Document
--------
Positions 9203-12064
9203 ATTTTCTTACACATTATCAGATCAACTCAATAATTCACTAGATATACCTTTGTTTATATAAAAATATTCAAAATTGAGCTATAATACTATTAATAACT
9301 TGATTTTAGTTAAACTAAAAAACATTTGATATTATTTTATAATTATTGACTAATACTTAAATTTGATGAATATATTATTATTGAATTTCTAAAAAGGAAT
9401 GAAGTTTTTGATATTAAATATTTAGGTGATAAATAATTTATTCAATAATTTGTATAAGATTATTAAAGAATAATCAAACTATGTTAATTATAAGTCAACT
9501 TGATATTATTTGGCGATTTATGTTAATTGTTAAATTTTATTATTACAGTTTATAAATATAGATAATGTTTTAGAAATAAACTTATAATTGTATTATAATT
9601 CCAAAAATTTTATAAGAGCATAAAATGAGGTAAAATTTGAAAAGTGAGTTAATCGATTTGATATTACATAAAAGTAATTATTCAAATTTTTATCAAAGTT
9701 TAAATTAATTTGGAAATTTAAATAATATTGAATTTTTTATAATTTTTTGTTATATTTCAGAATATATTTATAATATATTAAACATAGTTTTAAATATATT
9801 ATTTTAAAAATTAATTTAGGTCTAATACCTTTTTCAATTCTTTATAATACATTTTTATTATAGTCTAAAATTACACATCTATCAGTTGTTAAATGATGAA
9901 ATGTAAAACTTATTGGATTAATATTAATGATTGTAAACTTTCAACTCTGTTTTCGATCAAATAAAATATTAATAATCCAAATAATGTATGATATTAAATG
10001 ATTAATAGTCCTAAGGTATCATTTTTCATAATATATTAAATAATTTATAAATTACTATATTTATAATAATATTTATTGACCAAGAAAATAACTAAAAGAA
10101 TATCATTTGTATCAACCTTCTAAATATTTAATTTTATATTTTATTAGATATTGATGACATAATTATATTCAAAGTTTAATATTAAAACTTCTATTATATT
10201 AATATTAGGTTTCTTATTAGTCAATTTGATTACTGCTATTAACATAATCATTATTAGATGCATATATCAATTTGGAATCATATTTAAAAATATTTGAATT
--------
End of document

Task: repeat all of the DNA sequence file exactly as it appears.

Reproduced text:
Positions 9203-12064
9203 ATTTTCTTACACATTATCAGATCAACTCAATAATTCACTAGATATACCTTTGTTTATATAAAAATATTCAAAATTGAGCTATAATACTATTAATAACT
9301 TGATTTTAGTTAAACTAAAAAACATTTGATATTATTTTATAATTATTGACTAATACTTAAATTTGATGAATATATTATTATTGAATTTCTAAAAAGGAAT
9401 GAAGTTTTTGATATTAAATATTTAGGTGATAAATAATTTATTCAATAATTTGTATAAGATTATTAAAGAATAATCAAACTATGTTAATTATAAGTCAACT
9501 TGATATTATTTGGCGATTTATGTTAATTGTTAAATTTTATTATTACAGTTTATAAATATAGATAATGTTTTAGAAATAAACTTATAATTGTATTATAATT
9601 CCAAAAATTTTATAAGAGCATAAAATGAGGTAAAATTTGAAAAGTGAGTTAATCGATTTGATATTACATAAAAGTAATTATTCAAATTTTTATCAAAGTT
9701 TAAATTAATTTGGAAATTTAAATAATATTGAATTTTTTATAATTTTTTGTTATATTTCAGAATATATTTATAATATATTAAACATAGTTTTAAATATATT
9801 ATTTTAAAAATTAATTTAGGTCTAATACCTTTTTCAATTCTTTATAATACATTTTTATTATAGTCTAAAATTACACATCTATCAGTTGTTAAATGATGAA
9901 ATGTAAAACTTATTGGATTAATATTAATGATTGTAAACTTTCAACTCTGTTTTCGATCAAATAAAATATTAATAATCCAAATAATGTATGATATTAAATG
10001 ATTAATAGTCCTAAGGTATCATTTTTCATAATATATTAAATAATTTATAAATTACTATATTTATAATAATATTTATTGACCAAGAAAATAACTAAAAGAA
10101 TATCATTTGTATCAACCTTCTAAATATTTAATTTTATATTTTATTAGATATTGATGACATAATTATATTCAAAGTTTAATATTAAAACTTCTATTATATT
10201 AATATTAGGTTTCTTATTAGTCAATTTGATTACTGCTATTAACATAATCATTATTAGATGCATATATCAATTTGGAATCATATTTAAAAATATTTGAATT